Trend signals from the oceans
Scientists at the University of Bern have shown in a new study that the imprint of carbon dioxide emissions caused by humans can be rapidly detected in the oceans. For the researchers, the short timescales represent a further indication of the risk of persistent greenhouse gas emissions.
October 29, 2014 - by Simone Ulmer
Between 2012 and 2013, the concentration of carbon dioxide (CO2) in the atmosphere rose more sharply within one year than it had done since 1989. According to the World Meteorological Organisation’s Greenhouse Bulletin, published on 9 September 2014, the CO2 concentration rose by 2.9 parts per million (ppm) over this period, which brought the total atmospheric concentration to 396 ppm – 40 per cent higher than in the pre-industrial era (some 250 years ago). Climate researchers are largely in agreement that humans are contributing to global warming through emissions of greenhouse gases – primarily CO2. According to the UN climate report of 2013, there is a 95% probability that humans are responsible for at least half of the temperature increase since 1950. Now, using the high-performance computers at CSCS, climate scientists at the University of Bern have analysed how long it takes until the impacts of anthropogenic CO2 emissions are distinguishable from natural variations in the oceanic carbon cycle.
CO2 acts rapidly
The researchers’ simulations demonstrate that certain signals of increasing supplies of CO2 into the oceans – such as increases in the partial pressure of CO2 and decreases in pH value – can emerge from local background noise within approximately 10 to 20 years. In contrast, the trend towards warmer temperatures in sea surface waters becomes apparent at the local scale only after 45 to 90 years. “The results correspond well to the long-term CO2 and pH measurements from the few observation stations that we have in the open seas,” says Fortunat Joos, co-author of the study, which was recently published in Biogeoscience.
For their study, the researchers used an ensemble of 17 Earth system models, whose simulations cover the climate development for the period from 1870 to 1999. They used these data to quantify the time span required for the “anthropogenic signals” to be distinguishable from natural variability in the surface ocean and for different locations worldwide. Natural variations occur in the carbon cycle-climate system due to, for example, severe volcanic eruptions or so-called internal modes such as the North Atlantic Oscillation or the El Niño-Southern Oscillation, which go hand-in-hand with characteristic large-scale changes in oceanic currents and meteorological conditions. These natural variations can intensify or even mask a signal.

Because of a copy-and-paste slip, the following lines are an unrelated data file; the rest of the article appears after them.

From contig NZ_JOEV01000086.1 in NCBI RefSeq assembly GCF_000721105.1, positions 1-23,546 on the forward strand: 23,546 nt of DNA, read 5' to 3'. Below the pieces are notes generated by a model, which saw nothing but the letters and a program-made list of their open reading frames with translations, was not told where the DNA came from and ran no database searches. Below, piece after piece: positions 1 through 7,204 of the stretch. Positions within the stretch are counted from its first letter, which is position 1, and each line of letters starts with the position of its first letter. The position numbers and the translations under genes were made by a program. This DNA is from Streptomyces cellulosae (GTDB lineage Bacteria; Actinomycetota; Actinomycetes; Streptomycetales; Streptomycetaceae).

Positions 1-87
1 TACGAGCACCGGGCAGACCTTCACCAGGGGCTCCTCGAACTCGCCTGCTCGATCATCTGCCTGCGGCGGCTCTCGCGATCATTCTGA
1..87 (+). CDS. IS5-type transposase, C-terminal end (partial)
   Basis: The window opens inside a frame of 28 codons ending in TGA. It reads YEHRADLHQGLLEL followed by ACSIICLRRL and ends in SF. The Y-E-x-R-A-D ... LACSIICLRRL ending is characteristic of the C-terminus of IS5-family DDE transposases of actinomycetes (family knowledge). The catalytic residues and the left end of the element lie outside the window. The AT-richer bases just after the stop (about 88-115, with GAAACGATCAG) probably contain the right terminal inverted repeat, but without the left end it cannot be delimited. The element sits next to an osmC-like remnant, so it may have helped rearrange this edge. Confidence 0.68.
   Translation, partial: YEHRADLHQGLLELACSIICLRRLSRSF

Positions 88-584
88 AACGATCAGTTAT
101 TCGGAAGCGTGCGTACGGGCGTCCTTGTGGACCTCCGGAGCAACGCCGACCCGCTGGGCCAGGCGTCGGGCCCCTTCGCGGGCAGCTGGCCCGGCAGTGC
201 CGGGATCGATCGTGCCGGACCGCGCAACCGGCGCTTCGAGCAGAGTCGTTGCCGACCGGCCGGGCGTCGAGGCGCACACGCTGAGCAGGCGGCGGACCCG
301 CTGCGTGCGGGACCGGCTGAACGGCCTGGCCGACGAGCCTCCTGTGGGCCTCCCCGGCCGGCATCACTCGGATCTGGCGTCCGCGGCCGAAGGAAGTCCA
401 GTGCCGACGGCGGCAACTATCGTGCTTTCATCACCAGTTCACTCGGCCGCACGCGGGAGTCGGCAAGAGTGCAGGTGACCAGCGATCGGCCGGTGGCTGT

As a first step, the researchers determined for each variable of interest the magnitude of the year-to-year natural variability by computing its standard deviation from the model output. Second, this variability is then compared with the mean trend over the period from 1970 to 1999. They require for trend detection that a trend signal is at least twice as large as the natural variability. In other words, the time at which the particular signal is twice as strong as the background noise is the point at which a trend emerges.
In their study, the climate researchers write that biochemical variables, such as the partial pressure of CO2 and the pH value, would exhibit similar spatial patterns to those of the level of inorganic carbon dissolved in the water. Despite this, however, their local trends emerge from the background noise faster, after about 10 to 20 years in most regions, than is the case for inorganic carbon, for which it typically takes between 10 and 30 years to detect a clear signal on the local scale. On the assumption that the natural variations are constant, they suggest that future trends, which will presumably be stronger, will emerge even faster.
Joos emphasises that the study shows once again how important it is to measure biogeochemical variables of this kind, as they are sensitive indicators that processes such as a falling pH value are occurring. Moreover, the study demonstrates that to distinguish between natural and anthropogenic signals requires regular measurements over very long periods of time – and this necessitates the development of more continuously operated measuring stations in our oceans.
“CO2 emissions have more than doubled since the 1970s and we have now reached a new record,” says Joos. Therefore, he says, the trends identified in this study covering the period from 1970 to 2000 are conservative estimates. Nevertheless, the results show that, in particular, the pH value stands out from the natural variations in the carbon cycle relatively quickly. Consequently, he says, there is a risk of this having adverse effects on marine ecosystems – for example, for coral reefs or fish whose ossicles are made of calcium carbonate. “CO2 remains in the atmosphere and the ocean for millennia, causing lasting disruptions to the climate system. If we want to limit man-made climate change and ocean acidification, we must reduce CO2 emissions,” says Joos.
|Keller KM, Joos F & Raible CC: Time of emergence of trends in ocean biogeochemistry, Biogeosciences (2014), 11, 3647-3659, doi: 10.5194/bg-11-3647-2014.|